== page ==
FIG. 1 is a block diagram illustrating the structure of a disk drive adapted for use in a drive array incorporating-the present invention.
The block diagram of FIG. 2 shows an array of drives of FIG. 1 with control commands supplied by a SCSI bus.
FIG. 3 is a flow chart of the functions invoked by a Spindle Sync command.
FIG. 4 is a second embodiment showing multiple drives, as illustrated in FIG. 1, which are partitioned into subarrays that may be synchronized to an index signal within the subarray or to an index signal common to the entire system.
A disk drive 10 used in the implementation of the present invention is shown in FIG. 1. A spindle 12 carries a plurality of disks 13 for rotation in unison with the rotor of the spindle motor 14. Concentric data tracks on the disks 13 are accessed by the actuator 15 which pivots arms 17 which carry transducer heads 18 mounted on suspensions 19. A local oscillator such as crystal 22 provides a pulse train which is reduced in frequency by a prescaler circuit 24 to provide a precision index signal which is transmitted through multiplexer 26 to comparator 28. Comparator 28 uses the precision index signal and an index signal derived by an index sensor 30 to generate an error value that is supplied to the motor algorithm circuitry 32 to regulate or control the driver circuit 33 and maintain the spindle motor speed at a closely regulated rotational velocity.
The arm electronics 35 processes and discriminates between signals being written to or read from the disk surfaces. User data is transmitted to and from the channel circuits 37 and other data, such as servo information and index signals, are identified and transmitted to device control circuits. The servo information may be derived from a dedicated servo wherein continuous servo information is obtained using a servo head which reads continuous servo information on a dedicated surface portion of a disk or from a sector or embedded servo wherein servo data is interspersed with user data using a servo sector portion associated, with each data sector or a series of peripherally arranged servo sectors within the user data. The sensed index mark identified by the index sensor 30 is transmitted to comparator 28 for evaluation with respect to the precision index signal.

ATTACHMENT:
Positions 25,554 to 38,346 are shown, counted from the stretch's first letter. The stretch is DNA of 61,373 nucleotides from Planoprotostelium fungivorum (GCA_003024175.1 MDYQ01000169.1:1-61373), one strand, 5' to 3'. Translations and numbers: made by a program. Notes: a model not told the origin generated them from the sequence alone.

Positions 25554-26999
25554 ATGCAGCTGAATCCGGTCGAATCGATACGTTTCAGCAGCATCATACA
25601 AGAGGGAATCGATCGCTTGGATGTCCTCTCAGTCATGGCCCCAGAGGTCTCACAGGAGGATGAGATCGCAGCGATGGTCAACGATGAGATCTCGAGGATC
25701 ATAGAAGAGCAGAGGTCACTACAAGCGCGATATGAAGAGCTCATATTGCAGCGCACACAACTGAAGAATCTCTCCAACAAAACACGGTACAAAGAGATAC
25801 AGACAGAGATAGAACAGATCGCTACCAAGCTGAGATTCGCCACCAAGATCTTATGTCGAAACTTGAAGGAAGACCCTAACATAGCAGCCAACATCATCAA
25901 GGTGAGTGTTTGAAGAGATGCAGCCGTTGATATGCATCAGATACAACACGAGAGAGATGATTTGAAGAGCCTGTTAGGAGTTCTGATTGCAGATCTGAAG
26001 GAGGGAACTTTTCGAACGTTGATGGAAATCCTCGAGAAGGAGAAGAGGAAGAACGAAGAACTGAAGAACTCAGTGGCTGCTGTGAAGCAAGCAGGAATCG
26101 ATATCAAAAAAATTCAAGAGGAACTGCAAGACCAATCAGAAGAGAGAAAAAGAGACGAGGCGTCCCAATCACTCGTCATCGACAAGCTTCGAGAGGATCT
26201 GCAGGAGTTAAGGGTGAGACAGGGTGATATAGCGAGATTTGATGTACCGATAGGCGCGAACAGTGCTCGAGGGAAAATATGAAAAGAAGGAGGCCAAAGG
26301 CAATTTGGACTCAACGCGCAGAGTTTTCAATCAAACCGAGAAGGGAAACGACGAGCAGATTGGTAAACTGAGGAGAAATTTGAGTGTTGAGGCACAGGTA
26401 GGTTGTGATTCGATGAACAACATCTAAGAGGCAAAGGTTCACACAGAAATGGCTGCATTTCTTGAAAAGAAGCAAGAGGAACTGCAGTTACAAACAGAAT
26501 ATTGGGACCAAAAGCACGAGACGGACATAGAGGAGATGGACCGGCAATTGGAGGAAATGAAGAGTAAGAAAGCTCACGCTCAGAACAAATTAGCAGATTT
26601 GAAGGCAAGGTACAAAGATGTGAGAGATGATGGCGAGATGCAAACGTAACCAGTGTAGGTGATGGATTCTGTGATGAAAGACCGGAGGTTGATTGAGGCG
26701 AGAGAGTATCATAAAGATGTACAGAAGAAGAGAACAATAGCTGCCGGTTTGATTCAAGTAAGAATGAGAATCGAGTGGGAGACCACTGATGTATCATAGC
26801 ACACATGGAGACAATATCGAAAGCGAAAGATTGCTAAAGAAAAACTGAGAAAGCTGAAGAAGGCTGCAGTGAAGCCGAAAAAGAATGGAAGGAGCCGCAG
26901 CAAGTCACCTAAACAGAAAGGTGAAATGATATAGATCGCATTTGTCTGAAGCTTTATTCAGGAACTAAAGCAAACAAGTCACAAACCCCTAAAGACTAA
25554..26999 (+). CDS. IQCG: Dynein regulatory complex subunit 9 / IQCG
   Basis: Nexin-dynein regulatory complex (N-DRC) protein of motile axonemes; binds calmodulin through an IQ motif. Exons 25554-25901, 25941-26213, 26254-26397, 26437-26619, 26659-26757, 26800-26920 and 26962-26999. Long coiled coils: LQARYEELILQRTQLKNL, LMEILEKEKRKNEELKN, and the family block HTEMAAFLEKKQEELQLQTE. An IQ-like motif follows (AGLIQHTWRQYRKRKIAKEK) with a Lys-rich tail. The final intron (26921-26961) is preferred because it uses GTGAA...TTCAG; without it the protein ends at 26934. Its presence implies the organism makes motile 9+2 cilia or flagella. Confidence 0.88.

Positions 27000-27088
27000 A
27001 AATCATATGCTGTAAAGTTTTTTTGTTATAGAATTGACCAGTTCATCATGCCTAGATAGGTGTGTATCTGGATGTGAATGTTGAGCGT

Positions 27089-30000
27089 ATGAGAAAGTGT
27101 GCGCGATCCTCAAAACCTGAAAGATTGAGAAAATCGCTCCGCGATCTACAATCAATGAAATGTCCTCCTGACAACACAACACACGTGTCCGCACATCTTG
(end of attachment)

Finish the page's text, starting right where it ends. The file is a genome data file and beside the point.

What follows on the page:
The drive 10 may be operated as a single independent disk storage device or may be synchronized with any number of other like drives. For operation as an independent disk storage device, the control input CI1 to multiplexer 26 is set to a value of one which selects line 39 and deselects line 40 to enable the output of prescaler 24 to be directly connected to comparator 28. To be synchronized with other similarly configured drives, the control input CI1 is set to a value of zero which selects line 40 and deselects line 39. The control input C12 is thereupon used to gate the output of the oscillator assembly to the common or slave sync line 43 if the drive is selected as the master or isolate the oscillator output from line 43 if the drive is one of the slave devices of the array.
If the control input C12 is active, each pulse from prescaler 24 is gated by NAND 42 to the common or slave sync line 43 and controls the synchronization of the local drive by application of the signal through NAND 44 (which functions as an inverter) to the multiplexer 26 and comparator 28. If the control input C12 is down or inactive, the local oscillator assembly is isolated and the precision index signal on common or slave sync line 43, originating from another disk drive unit is communicated through NAND 44 to multiplexer 26 and comparator 28.
FIG. 2 shows an array of drives 10, each connected to a SCSI bus 46 and all having tile slave sync lines 43 commonly connected. As illustrated by FIG. 3, the commands received on the SCSI bus are monitored until a Spindle Sync command is identified. Thereupon control input CI1 is set to zero to deactivate the direct connection from the local oscillator assembly. Each drive then determines whether it has been designated as the master or as a slave unit within the array and sets the control input C12 to one or zero respectively. If other than one master is designated, an error condition occurs.